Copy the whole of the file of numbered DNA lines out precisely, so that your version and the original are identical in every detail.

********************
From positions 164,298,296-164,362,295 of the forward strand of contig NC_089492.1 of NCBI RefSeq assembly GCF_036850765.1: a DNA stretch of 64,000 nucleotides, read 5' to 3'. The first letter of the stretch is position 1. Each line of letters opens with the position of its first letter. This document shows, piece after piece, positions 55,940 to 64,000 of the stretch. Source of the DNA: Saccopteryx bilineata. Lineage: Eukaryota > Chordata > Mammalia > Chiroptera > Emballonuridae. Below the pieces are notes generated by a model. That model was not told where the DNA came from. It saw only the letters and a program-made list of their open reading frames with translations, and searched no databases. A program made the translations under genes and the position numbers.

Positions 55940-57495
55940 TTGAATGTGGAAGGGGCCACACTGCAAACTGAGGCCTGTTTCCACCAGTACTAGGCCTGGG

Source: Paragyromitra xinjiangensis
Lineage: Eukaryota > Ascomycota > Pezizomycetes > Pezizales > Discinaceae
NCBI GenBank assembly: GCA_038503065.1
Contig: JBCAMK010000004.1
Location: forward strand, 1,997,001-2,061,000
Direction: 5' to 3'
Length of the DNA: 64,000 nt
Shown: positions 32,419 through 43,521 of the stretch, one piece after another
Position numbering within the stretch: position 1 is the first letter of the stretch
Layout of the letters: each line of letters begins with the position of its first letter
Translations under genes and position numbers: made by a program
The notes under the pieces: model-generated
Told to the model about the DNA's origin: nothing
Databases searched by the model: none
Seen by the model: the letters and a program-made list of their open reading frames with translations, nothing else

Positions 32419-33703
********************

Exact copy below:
From positions 164,298,296-164,362,295 of the forward strand of contig NC_089492.1 of NCBI RefSeq assembly GCF_036850765.1: a DNA stretch of 64,000 nucleotides, read 5' to 3'. The first letter of the stretch is position 1. Each line of letters opens with the position of its first letter. This document shows, piece after piece, positions 55,940 to 64,000 of the stretch. Source of the DNA: Saccopteryx bilineata. Lineage: Eukaryota > Chordata > Mammalia > Chiroptera > Emballonuridae. Below the pieces are notes generated by a model. That model was not told where the DNA came from. It saw only the letters and a program-made list of their open reading frames with translations, and searched no databases. A program made the translations under genes and the position numbers.

Positions 55940-57495
55940 TTGAATGTGGAAGGGGCCACACTGCAAACTGAGGCCTGTTTCCACCAGTACTAGGCCTGGG

Source: Paragyromitra xinjiangensis
Lineage: Eukaryota > Ascomycota > Pezizomycetes > Pezizales > Discinaceae
NCBI GenBank assembly: GCA_038503065.1
Contig: JBCAMK010000004.1
Location: forward strand, 1,997,001-2,061,000
Direction: 5' to 3'
Length of the DNA: 64,000 nt
Shown: positions 32,419 through 43,521 of the stretch, one piece after another
Position numbering within the stretch: position 1 is the first letter of the stretch
Layout of the letters: each line of letters begins with the position of its first letter
Translations under genes and position numbers: made by a program
The notes under the pieces: model-generated
Told to the model about the DNA's origin: nothing
Databases searched by the model: none
Seen by the model: the letters and a program-made list of their open reading frames with translations, nothing else

Positions 32419-33703